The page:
The Zvishavane community has engaged government and development partners to help it fund the construction of a maternity waiting shelter at the local district hospital to curb increasing cases of maternal deaths.
Official statistics indicate that at least 12 women die of pregnancy-related illnesses every day in Zimbabwe.
Zvishavane Community Working Group on Health chairman, Obert Sithole said the community decided to engage government after noticing that an increasing number of women were dying in the district.
He said it was unacceptable that women should continue dying when facilities like the waiting shelters had proved to be effective in stemming maternal deaths.
"As a community, we are saying our pregnant women should have a waiting shelter to address challenges like transport," said Sithole. "We are approaching the rainy season and so the situation becomes most dire."
He said although preliminary meetings have been held with government representatives and stakeholders, nothing concrete has been concluded.
"We will keep pushing until we are heard. Somewhere out there are people, organisations with resources and they will reach out to us," said Sithole.
Zvishavane District Hospital caters for close to 100 000 people around the district and the absence of a functional maternity home has put many expecting women in a quandary as many live far away from the health centre.
An expecting mother, Melody Mugwagwa said because she lived far away from the hospital, she would move in with some distant relatives who stay closer to the health facility.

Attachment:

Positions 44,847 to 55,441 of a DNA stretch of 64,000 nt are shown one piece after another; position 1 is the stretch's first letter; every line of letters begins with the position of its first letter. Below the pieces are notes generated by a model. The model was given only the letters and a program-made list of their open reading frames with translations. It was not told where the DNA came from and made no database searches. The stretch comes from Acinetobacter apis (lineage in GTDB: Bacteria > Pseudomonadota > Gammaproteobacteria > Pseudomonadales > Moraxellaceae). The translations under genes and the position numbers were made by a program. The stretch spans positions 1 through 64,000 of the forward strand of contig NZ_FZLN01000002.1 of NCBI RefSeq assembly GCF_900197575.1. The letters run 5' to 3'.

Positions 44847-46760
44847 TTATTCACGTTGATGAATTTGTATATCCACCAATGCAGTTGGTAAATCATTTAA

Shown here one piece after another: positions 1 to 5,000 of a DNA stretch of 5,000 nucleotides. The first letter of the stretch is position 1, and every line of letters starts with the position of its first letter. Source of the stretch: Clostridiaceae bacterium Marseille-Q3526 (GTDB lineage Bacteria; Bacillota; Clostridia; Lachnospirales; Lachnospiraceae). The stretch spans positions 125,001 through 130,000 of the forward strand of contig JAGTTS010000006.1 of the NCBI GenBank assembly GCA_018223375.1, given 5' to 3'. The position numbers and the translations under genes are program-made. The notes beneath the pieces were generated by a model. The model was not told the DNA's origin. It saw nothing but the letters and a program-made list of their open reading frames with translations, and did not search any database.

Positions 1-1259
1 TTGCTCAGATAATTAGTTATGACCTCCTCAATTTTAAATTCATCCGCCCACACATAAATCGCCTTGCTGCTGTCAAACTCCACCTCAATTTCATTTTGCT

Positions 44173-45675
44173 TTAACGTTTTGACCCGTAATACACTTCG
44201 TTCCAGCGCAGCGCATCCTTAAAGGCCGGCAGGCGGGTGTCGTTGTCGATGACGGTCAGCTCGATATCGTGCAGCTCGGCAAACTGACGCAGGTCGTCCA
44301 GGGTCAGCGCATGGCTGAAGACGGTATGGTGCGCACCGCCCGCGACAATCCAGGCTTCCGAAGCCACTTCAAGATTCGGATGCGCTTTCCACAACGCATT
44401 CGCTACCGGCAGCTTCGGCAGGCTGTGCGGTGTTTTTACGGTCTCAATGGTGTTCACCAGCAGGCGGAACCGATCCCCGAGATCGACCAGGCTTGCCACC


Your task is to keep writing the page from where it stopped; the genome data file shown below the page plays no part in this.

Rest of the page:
"My husband is in South Africa so when the time comes, I will not have anyone to take me to the hospital which is about 35km from my village," she said.
Mugwagwa is one of the many women in the district who supported the establishment of a waiting shelter at Zvishavane hospital.
"I hope when I deliver my third child in two years' time, there will be a maternity home," said Mugwagwa.
Provincial Medical Officer for Midlands (PMD), Milton Chemhuru could not be reached for comment.
The waiting homes are mostly meant for expectant mothers who stay far away from health facilities and those with high-risk pregnancies.
Many pregnant women delay getting to health facilities as they face severe transport problems.
In rural areas, some are taken to hospital in scorch carts or wheel barrows, which take long and are very uncomfortable, especially for complicated cases.
Currently, Zimbabwe has one of the highest maternal mortality rates in Africa with 960 deaths per 100 000 live births. The country aims to reduce the deaths to 174 per 100 000 by 2015.
The government has recently come out strong on revamping the concept of maternity waiting homes which over the years have not been adequately supported.
The United Nationas Population Fund (UNFPA) has already started to resuscitate rural waiting homes. Already, 66 out the 105 targeted rural health facilities have benefitted.
A UNFPA representative, Tamisayi Chinhengo said the programme had received US$13 million from the European Union (EU) and these funds would go a long way in capacitating the waiting homes.
The programme is meant to strengthen the waiting shelters targeting 63 districts hospitals and training of 800 health workers providing emergency childbirth care.